How Car Dealers Value Cars

May 17, 2019 | Car Brisbane News

How are cars valued?

When it comes time to sell your car, you’re going to want to get the best price – everyone does! But not everyone knows how much their car is worth, or how cars are valued. As experts with years in the trade, we feel well equipped to give you some tips on what dealers and car buyers are looking for when valuing a car for purchase. While it might be too late for you on some of the points covered here (assuming you’re reading this at the time of wanting to sell), there will absolutely be some actionable takeaways to help you squeeze a little more out of your old car. For the points you can’t use right now, you’ll know them for next time, and can take good care of your new car in preparation for the day you come to selling it.

There are really two main categories that a car buyer is looking at when valuing a car: the condition of the vehicle (which spans a wide range of topics) and the presentation of the car at the time of valuation – i.e.: is it clean?
These two points, while quite broad when explored further, are basically everything a buyer is looking at. We’ll explore these a little deeper below and give you some advice on what you can do now if you’re planning on selling, or what you can do from the day you get your car to ensure it retains the best possible value.

Once you’re ready to sell, we’ll gladly book in an appointment to value your vehicle and take it off your hands for cash! 


What to look for when valuing a car


Kilometres travelled

This will be one of the first things most car buyers look at when it comes to valuing a car. It’s a good initial impression of what they can expect if they buy the car. It also lets them know if certain maintenance jobs should have been carried out – e.g. the infamous timing belt.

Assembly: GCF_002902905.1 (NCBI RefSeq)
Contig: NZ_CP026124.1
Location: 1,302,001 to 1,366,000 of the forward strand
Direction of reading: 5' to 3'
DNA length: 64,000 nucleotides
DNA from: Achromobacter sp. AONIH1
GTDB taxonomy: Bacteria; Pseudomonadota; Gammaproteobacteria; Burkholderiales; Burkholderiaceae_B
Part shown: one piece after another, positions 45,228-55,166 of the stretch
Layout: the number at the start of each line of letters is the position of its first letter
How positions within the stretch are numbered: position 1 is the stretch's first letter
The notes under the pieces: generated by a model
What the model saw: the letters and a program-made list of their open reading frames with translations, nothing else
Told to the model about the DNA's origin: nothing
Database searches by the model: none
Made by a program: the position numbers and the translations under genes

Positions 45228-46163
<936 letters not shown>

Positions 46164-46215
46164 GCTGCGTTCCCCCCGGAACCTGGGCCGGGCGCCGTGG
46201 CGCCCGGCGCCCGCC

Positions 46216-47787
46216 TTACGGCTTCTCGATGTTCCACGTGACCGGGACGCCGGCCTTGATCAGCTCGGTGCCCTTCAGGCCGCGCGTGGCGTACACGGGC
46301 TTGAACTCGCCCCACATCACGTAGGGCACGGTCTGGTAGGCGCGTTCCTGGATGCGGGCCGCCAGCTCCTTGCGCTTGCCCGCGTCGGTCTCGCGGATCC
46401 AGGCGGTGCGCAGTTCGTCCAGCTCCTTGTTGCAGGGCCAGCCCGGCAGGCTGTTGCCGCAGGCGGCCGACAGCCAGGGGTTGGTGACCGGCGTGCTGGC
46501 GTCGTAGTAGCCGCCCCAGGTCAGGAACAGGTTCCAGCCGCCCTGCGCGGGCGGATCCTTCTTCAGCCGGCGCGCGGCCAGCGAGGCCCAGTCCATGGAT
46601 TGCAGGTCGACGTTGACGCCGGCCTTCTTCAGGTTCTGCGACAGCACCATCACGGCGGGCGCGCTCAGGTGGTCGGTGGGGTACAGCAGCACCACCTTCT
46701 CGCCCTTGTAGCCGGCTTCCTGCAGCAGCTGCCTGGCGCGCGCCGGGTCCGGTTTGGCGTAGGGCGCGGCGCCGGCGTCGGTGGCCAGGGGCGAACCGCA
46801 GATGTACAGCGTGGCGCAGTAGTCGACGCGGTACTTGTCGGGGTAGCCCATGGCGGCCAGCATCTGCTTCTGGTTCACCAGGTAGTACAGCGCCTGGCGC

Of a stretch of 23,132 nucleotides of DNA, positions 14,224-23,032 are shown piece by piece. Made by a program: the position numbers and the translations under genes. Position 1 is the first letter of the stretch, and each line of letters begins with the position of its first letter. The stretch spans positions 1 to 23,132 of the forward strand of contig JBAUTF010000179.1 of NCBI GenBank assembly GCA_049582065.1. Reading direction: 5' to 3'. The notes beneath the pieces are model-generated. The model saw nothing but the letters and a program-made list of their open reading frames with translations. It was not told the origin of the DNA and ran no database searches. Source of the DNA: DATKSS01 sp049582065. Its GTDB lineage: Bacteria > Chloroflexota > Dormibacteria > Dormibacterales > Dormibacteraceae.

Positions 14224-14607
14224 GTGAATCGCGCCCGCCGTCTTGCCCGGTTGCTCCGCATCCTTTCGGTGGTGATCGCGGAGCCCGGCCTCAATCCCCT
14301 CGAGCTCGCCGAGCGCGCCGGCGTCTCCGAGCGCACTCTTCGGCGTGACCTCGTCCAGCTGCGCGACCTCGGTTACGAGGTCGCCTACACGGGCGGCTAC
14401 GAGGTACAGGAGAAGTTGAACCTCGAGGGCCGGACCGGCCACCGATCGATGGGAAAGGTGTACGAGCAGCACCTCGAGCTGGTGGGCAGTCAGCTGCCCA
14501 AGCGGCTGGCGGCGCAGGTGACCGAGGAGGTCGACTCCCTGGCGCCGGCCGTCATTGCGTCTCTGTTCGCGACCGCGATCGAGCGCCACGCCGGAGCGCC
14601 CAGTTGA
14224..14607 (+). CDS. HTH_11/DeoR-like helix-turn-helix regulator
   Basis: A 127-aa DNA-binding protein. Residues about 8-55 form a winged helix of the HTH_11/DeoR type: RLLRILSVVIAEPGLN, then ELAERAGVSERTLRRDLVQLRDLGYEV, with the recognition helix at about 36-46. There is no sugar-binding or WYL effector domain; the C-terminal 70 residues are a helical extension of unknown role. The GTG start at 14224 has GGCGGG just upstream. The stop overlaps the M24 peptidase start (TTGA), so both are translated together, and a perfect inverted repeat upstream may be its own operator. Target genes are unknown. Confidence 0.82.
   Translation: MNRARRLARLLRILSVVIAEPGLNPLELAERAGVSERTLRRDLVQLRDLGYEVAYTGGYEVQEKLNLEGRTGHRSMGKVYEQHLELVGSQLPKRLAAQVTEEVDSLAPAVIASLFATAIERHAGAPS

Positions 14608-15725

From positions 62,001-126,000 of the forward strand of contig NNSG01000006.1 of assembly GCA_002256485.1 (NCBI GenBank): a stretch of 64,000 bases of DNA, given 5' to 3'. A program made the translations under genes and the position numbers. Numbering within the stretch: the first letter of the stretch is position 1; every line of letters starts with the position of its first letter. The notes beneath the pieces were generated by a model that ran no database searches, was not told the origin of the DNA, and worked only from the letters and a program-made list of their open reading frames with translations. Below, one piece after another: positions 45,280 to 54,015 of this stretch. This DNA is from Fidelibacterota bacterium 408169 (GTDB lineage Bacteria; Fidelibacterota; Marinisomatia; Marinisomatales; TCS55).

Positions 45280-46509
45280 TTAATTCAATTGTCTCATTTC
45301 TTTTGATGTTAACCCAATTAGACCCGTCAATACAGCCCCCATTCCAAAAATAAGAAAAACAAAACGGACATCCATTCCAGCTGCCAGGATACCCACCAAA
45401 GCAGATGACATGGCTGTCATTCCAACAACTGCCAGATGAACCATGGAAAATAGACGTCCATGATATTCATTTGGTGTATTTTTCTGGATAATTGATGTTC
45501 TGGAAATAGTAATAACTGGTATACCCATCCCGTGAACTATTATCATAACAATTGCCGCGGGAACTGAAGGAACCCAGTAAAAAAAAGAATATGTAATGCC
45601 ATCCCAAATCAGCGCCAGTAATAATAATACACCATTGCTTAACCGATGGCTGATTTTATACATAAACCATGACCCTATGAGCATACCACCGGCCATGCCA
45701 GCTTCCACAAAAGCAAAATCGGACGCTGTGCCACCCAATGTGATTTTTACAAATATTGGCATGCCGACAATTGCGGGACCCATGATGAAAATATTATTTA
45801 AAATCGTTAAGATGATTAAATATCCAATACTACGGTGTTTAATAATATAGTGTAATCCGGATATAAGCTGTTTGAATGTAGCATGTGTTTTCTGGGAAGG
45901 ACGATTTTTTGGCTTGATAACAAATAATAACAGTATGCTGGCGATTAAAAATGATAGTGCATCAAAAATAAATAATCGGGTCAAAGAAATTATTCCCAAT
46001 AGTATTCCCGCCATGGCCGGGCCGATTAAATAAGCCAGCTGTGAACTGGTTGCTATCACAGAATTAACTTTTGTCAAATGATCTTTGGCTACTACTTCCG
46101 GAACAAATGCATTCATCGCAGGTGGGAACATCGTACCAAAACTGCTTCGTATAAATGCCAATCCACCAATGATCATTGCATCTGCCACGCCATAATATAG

It’s obvious to say that a car with fewer kilometres on the clock is generally worth more, although, as you’ll learn, there are many more factors to take into consideration when it comes to valuing a car, and kilometres alone are not the main deciding factor.



The bodywork of the car (i.e. the exterior parts of the car – doors, bumpers, wheels, lights etc.) can play a big part in how much your car is worth. Dents, scratches, missing panels, broken light clusters, scuffed wheels etc. are all going to bring down the value of the car. Although we realise that it may well be the world’s most reliable and economical car under the scuffed body, first impressions count. More often than not, when someone wants to purchase a new car – whether from a dealer or second hand – they will hope for it to look shiny and new, not pre-beaten and tired-looking. These dents also give the impression that the car has been mistreated, leading to questions of “what else is wrong with it?”

While large dents and deep scratches will likely damage the resale value of your car, the smaller marks can often be cleaned up fairly easily and inexpensively. Using a cut and polish product can buff out small scuffs and scratches, while a good panel beater will be able to get minor dents and bumps out of most panels.

It’s worth noting that these kinds of minor wear and tear are expected on an older model vehicle, and as long as they’re not obvious, they shouldn’t have a huge impact on the resell price. You have to consider though, that the next owner may want to have these blemishes removed, and if they’re large bumps and scratches it could get pricey. Newer vehicles will likely feel the impact of marks more than the older models.


Hail damage

When it comes to valuing a car, hail damage is an unfortunately common sight for us at Cars Brisbane. Living in Queensland, we’re hit with hail all too often, and as many will have seen, it can do some very serious damage to vehicles – even completely totalling them in some cases!